THINKPIECE: Politicians didn’t invent spin, but watch for its excessive use in the race for the presidency

With the presidential election cycle starting earlier than ever, we’ll be hearing more from - and about - spin doctors than ever. So it’s important to remember that spinning is nothing new; politicians and others have always been masters at it.

With the presidential election cycle starting earlier than ever, we’ll be hearing more from - and about - spin doctors than ever. So it’s important to remember that spinning is nothing new; politicians and others have always been masters at it.

With the presidential election cycle starting earlier than

ever, we’ll be hearing more from - and about - spin doctors than

ever. So it’s important to remember that spinning is nothing new;

politicians and others have always been masters at it.



When William Howard Taft lost his 1912 bid for reelection, for

example, he proclaimed that ’no candidate was ever elected

ex-president by such a large majority.’ How’s that for

Clintonesque positioning?



Politics could turn even a straight-shooting frontiersman into a

spinmeister.



When Daniel Boone was elected to the Virginia legislature, a

reporter asked him what he’d done when he’d gotten lost exploring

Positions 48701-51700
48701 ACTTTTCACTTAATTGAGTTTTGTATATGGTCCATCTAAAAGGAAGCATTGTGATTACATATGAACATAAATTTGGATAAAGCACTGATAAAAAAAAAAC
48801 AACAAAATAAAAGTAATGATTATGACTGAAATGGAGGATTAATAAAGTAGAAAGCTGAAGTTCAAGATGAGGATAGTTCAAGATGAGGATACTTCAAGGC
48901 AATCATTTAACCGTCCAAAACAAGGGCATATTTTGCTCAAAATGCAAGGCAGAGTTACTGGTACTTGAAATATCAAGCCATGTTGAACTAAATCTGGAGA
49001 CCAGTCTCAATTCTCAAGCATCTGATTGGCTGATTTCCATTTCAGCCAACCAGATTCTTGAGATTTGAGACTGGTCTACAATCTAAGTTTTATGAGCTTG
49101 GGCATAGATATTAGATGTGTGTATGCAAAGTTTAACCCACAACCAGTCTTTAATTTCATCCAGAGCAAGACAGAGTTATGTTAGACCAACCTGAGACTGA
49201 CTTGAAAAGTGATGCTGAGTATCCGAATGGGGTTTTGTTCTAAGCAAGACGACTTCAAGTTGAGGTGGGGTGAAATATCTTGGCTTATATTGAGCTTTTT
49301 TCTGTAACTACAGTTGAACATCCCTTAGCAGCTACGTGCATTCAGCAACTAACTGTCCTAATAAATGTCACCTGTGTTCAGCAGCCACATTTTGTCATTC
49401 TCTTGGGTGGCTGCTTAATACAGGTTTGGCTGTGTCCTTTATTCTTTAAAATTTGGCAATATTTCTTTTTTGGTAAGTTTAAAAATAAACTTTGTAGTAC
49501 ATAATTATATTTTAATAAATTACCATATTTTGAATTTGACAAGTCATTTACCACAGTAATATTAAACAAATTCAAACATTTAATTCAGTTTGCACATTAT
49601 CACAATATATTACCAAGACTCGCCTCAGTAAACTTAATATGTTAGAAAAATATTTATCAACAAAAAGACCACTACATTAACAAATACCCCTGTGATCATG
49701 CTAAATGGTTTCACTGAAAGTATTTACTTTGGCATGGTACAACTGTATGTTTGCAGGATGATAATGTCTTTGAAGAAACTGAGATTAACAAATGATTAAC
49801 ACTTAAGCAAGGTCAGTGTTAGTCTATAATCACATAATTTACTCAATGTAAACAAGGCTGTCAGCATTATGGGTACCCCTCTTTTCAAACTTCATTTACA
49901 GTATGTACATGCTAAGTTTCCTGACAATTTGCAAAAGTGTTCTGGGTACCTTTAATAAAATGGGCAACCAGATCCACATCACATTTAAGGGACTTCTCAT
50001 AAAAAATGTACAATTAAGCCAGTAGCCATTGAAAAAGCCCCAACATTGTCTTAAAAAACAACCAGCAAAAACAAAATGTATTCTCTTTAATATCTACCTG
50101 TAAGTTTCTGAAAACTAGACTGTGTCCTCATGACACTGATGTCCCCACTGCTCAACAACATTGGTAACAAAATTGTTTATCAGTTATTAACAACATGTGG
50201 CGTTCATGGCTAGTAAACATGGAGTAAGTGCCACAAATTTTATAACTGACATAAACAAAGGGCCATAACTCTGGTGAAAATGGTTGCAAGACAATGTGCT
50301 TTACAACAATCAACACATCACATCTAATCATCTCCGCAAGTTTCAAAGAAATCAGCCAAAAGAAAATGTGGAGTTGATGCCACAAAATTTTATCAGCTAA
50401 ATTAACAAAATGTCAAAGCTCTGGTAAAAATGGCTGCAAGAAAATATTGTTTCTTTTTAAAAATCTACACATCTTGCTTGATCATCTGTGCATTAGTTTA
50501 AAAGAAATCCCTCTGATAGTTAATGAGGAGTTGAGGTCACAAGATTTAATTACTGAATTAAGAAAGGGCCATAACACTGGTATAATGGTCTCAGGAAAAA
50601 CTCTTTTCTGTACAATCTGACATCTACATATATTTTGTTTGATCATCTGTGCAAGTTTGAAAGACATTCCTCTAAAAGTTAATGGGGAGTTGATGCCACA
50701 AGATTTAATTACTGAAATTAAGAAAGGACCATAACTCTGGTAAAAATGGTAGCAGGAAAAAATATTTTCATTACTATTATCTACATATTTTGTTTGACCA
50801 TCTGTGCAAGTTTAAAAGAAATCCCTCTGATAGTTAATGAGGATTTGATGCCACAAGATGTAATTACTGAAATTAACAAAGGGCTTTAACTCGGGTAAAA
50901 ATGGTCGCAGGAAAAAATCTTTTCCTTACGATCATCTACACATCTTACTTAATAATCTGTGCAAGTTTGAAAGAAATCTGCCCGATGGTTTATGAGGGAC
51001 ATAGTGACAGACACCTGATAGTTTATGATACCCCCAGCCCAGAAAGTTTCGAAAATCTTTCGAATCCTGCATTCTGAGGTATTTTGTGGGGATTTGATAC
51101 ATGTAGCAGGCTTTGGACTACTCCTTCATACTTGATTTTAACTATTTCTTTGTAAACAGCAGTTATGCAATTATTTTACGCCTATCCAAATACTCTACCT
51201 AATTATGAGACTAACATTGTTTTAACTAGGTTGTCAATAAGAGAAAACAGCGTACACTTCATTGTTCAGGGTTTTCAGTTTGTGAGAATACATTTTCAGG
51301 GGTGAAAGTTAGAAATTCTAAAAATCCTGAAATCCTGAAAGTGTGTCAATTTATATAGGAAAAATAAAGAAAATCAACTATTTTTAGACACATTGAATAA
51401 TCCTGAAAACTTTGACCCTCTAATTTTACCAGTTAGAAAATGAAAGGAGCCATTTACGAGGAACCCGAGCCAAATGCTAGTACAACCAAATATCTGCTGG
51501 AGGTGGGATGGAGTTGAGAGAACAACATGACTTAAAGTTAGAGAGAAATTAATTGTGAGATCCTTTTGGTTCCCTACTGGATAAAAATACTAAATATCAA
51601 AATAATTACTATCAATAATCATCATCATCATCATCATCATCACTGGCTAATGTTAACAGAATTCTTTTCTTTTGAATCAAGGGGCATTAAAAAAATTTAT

new territories.



Boone said he’d never been lost. But the reporter pushed on: ’You

spent years in totally unmapped lands - you must have gotten

lost!’



’No, I never got lost,’ Boone insisted. Then he thought a moment

and said, ’Well, once I was a little bewildered for about a week,

but lost - never!’



Even the world of love provides fertile spinning grounds. When

comedian Chico Marx’s wife accused him of kissing a chorus girl,

he responded indignantly that ’I wasn’t kissing her - I was

whispering in her mouth!’



And Hillary Clinton isn’t the first person to put a positive spin

on being cheated on. In France, when a prince and a writer

discovered that they shared the same lover, the writer said, ’To

be dishonored by a prince is an incredible honor.’ The prince was

equally philosophical: ’It’s no serious misfortune to be deceived

by such a brilliant man.’



Here’s a spin from the world of sports: One night basketball

legend Elgin Baylor scored 71 points, and a teammate scored only

two. But the other player put his arm around Baylor and crowed to

the press that they’d had a fantastic night: ’Between us, we

scored 73 points!’



Writers, of course, are great spinners. Consider Alexander Dumas,

author of The Three Musketeers, who was an expert shot. One

night, he and his drinking buddies decided to draw straws, with

the man picking the shortest straw having to shoot himself. Dumas

lost and withdrew to another room.



A shot was fired, and his friends ran to retrieve his body. But

Dumas stood there, with his smoking pistol in his hand, and said,

apologetically, ’Gentlemen, I’m ashamed to admit this, but I

missed!’



Finally, to prove that there are spin doctors everywhere,

remember the priest who was asked if he believed in Hell. His

response was a classic: ’It’s a dogma of the Church, so yes, I

believe in Hell. But, personally, I don’t believe that anyone

ever goes there!’



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